Officials warn about mysterious seeds possibly mailed from China

 Anyone who has received unsolicited seeds in the mail from China or any other country is encouraged to contact the GDA Seed Lab at 229-386-3145 or email [email protected]

The Georgia Department of Agriculture (GDA) has been notified that several Georgia residents have received unsolicited packages containing seeds that appear to have originated from China.  Recipients are strongly advised not to open the packages or plant the seeds.

 “At this time, we are not sure what the seeds are and therefore are urging everyone to be exceedingly vigilant,” Georgia Agriculture Commissioner Gary W. Black says.  “If you have received one of these packages in the mail, please use extreme caution by not touching the contents and securing the package in a plastic bag.”

 The types of seeds in the packages are unknown at this time and may be invasive plant species. The packages were sent by mail and may have Chinese writing on them.

 Invasive species wreak havoc on the environment, displace or destroy native plants and insects and severely damage crops. Taking steps to prevent their introduction is the most effective method of reducing both the risk of invasive species infestations and the cost to control and mitigate those infestations.

The mysterious, unsolicited packages of seeds being sent to homes across America – prompting agriculture departments in at least 31 states to issue warnings against planting them – may be invasive species and could be tied to a fake product review scam, police and officials are saying.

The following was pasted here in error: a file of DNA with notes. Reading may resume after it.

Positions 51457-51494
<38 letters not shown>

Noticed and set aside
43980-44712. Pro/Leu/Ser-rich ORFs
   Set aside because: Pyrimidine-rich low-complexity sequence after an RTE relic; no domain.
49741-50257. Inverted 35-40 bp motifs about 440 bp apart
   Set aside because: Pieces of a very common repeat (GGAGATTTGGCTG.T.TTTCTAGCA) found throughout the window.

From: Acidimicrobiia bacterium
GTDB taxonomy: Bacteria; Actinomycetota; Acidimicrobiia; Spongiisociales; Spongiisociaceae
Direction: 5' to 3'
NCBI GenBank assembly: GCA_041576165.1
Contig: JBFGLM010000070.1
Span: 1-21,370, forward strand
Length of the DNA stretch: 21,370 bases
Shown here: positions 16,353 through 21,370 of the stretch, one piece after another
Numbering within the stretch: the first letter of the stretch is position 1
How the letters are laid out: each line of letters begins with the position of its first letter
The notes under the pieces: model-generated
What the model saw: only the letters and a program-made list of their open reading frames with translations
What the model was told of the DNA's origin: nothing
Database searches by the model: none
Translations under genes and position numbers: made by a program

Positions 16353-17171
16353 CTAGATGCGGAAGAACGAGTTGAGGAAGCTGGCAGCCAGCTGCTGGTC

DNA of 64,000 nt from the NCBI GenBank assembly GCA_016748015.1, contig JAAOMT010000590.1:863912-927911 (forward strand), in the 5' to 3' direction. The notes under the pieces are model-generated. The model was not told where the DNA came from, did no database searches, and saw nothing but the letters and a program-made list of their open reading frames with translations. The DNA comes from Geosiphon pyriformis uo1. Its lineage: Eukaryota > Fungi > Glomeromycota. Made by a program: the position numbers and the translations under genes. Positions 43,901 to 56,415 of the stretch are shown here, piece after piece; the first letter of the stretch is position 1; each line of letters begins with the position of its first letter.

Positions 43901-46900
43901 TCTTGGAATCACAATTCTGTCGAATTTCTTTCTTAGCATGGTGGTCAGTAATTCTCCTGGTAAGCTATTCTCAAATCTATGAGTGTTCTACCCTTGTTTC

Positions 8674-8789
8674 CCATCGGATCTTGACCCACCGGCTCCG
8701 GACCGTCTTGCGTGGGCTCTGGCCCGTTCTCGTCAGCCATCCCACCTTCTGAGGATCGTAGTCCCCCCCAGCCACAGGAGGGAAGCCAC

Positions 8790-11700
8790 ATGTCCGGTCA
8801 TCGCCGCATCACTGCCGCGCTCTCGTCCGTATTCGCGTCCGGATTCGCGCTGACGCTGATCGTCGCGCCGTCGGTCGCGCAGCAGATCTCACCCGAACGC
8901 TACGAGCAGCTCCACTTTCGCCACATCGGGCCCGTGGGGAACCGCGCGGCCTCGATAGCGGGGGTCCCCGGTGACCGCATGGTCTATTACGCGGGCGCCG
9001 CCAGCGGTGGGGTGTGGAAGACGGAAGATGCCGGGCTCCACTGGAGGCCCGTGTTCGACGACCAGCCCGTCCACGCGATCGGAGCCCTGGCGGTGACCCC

The packages, based on photographs and statements from officials, appeared to have been shipped by China’s state-owned postal company and contained Chinese lettering on the exterior, advertising products ranging from jewelry to toys.

But, what’s actually inside seem to be random plant seeds. States from coast to coast have been urging residents to report the unexpected deliveries to their local agriculture departments over concerns that the seeds could be invasive or harmful species.

The packages have garnered the attention of federal investigators — with the U.S. Department of Agriculture’s (USDA) Animal and Plant Health Inspection Services (APHIS) working alongside the Department of Homeland Security’s Customs and Border Protection and other federal and state agencies.

“Do not plant seeds from unknown origins,” the USDA urged in a statement.

Officials in several states said there didn’t appear to be a clear pattern to the packages, which have been showing up at homes in the city, suburbs, and in rural areas. The number of packages being reported also varied. In Indiana, for instance, an official with the state attorney general’s office said it had received only a handful of reports, while in Ohio, officials have received roughly 150 calls about the packages over the past month.

It’s not the first time this type of scam has surfaced. In 2018, a Massachusetts couple who kept receiving mystery packages from Amazon containing items ranging from USB-powered humidifiers to rechargeable dog collars feared they were being targeted.

Here’s how the scam works: a seller trying to boost the ratings of their own merchandise sets up a fake email account to create an Amazon profile, then purchases the items with a gift card and ships them to the address of a random person.

Once the package is delivered, the owner of the Amazon account is then listed as a “verified buyer” of the product and can write a positive review of it that gets higher placement on product pages because of their status, James Thomson, a former business consultant for Amazon told the Boston Globe at the time when asked about the couple’s deliveries.

However, the deliveries of the plant seeds are more widespread and it’s not immediately clear which e-commerce website the fake reviews may be appearing on, if this is the motive behind the packages.

 Anyone who has received unsolicited seeds in the mail from China or any other country is encouraged to contact the GDA Seed Lab at 229-386-3145 or email [email protected]

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